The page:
Geoscience Australia has just published a media release about seismic activity on the continent in 2013. According to official records, Western Australia was the most seismically active state, experiencing 332 earthquakes, New South Wales recorded 94 events, South Australia 88 and Victoria 30. The small town of Ernabella (Pukatja) in South Australia has recorded the largest earthquake in the nation for two consecutive years, experiencing a 5.7 magnitude event in both 2012 and 2013.
GA explains that “Western Australia’s high level of seismic activity can be attributed to the occurrence of earthquake ‘swarms’ in its Wheatbelt region. Swarms are small earthquakes that occur multiple times per week or month in a confined geographic area with no associated foreshock or aftershock. While Australia seems to experience a high number of earthquakes per year, most of the earthquakes are under magnitude 4.0, which are considered small as they don’t usually cause damage.”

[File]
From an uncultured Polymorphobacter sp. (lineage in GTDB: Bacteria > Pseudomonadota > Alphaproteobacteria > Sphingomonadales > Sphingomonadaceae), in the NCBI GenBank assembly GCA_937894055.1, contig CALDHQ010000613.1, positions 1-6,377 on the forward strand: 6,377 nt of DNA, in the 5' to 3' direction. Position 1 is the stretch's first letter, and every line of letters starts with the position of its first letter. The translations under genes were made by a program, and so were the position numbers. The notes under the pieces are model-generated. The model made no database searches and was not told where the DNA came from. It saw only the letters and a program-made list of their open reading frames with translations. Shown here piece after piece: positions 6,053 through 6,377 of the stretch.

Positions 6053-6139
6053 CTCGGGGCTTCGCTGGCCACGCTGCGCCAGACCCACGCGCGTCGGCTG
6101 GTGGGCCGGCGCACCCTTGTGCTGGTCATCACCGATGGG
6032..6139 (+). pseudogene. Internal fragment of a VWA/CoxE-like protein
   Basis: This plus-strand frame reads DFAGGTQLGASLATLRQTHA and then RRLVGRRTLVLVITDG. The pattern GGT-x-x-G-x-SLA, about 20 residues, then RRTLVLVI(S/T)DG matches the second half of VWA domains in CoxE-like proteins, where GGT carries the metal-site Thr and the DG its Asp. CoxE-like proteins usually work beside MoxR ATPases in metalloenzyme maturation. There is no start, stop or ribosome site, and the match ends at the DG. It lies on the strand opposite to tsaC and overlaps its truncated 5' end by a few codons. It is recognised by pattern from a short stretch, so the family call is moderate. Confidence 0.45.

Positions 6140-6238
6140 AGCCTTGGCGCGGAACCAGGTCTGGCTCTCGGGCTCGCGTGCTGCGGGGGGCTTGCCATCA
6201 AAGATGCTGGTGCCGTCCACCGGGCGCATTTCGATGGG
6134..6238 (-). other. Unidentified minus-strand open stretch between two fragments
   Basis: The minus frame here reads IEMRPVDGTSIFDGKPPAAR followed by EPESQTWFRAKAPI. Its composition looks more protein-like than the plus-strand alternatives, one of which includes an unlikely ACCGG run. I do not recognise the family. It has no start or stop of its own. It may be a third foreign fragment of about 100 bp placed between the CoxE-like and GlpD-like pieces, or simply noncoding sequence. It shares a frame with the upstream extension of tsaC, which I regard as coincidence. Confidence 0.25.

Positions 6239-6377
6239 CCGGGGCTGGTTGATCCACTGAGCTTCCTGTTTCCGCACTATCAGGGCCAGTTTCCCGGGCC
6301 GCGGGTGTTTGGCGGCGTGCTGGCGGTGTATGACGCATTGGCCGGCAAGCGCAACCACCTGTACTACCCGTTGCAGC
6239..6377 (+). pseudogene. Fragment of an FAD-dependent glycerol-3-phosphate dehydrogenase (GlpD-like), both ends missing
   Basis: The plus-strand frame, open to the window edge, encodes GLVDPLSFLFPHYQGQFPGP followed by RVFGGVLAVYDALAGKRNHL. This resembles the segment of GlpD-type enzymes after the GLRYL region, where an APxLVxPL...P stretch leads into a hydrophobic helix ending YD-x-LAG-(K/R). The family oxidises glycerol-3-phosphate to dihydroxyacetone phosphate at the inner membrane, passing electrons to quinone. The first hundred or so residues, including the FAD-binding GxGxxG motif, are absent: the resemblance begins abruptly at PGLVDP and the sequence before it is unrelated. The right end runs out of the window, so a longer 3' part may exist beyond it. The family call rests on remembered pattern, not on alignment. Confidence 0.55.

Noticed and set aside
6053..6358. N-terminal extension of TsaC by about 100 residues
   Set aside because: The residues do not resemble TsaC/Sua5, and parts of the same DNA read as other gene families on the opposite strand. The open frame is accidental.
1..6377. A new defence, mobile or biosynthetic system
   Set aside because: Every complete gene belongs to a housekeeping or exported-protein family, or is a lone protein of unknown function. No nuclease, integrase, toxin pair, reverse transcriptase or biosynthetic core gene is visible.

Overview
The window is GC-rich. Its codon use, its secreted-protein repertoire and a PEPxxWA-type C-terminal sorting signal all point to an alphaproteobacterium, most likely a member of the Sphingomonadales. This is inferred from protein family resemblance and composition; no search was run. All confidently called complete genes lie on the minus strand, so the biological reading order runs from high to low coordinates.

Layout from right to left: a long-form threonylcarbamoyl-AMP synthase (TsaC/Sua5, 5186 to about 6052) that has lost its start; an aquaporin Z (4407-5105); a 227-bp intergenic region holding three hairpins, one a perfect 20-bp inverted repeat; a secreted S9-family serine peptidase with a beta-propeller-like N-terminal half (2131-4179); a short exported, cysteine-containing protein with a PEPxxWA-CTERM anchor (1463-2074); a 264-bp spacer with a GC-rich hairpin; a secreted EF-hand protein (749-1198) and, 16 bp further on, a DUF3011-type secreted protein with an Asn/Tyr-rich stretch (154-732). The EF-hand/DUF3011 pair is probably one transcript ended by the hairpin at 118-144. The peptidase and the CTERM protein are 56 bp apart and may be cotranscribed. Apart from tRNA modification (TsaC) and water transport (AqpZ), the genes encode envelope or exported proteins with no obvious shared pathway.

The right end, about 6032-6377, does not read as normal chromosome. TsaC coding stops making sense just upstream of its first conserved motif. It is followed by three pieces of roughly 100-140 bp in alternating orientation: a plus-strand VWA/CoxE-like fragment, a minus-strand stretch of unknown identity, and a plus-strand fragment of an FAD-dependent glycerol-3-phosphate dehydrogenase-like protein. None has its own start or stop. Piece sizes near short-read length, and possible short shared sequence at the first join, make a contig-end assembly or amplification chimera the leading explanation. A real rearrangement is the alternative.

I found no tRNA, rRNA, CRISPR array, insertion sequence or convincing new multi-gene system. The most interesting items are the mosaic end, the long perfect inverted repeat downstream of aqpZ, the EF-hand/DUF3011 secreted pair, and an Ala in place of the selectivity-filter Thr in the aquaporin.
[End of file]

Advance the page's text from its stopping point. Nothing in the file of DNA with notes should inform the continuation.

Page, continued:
“Australia’s earthquakes are caused by the Indo-Australian plate being pushed northeast about 7cm per year, colliding with the Eurasian, Philippine and Pacific plates. This movement causes the build-up of stress in the interior of the Australian plate, which is then released during earthquakes.”
Geoscience Australia monitors, analyses and reports on significant earthquakes to alert emergency managers in the Australian Government, State and Territory Governments and the public about earthquakes in Australia and overseas so that the appropriate level of emergency response and assistance can be dispatched. Geoscience Australia also operates the Joint Australian Tsunami Warning Centre with the Bureau of Meteorology.
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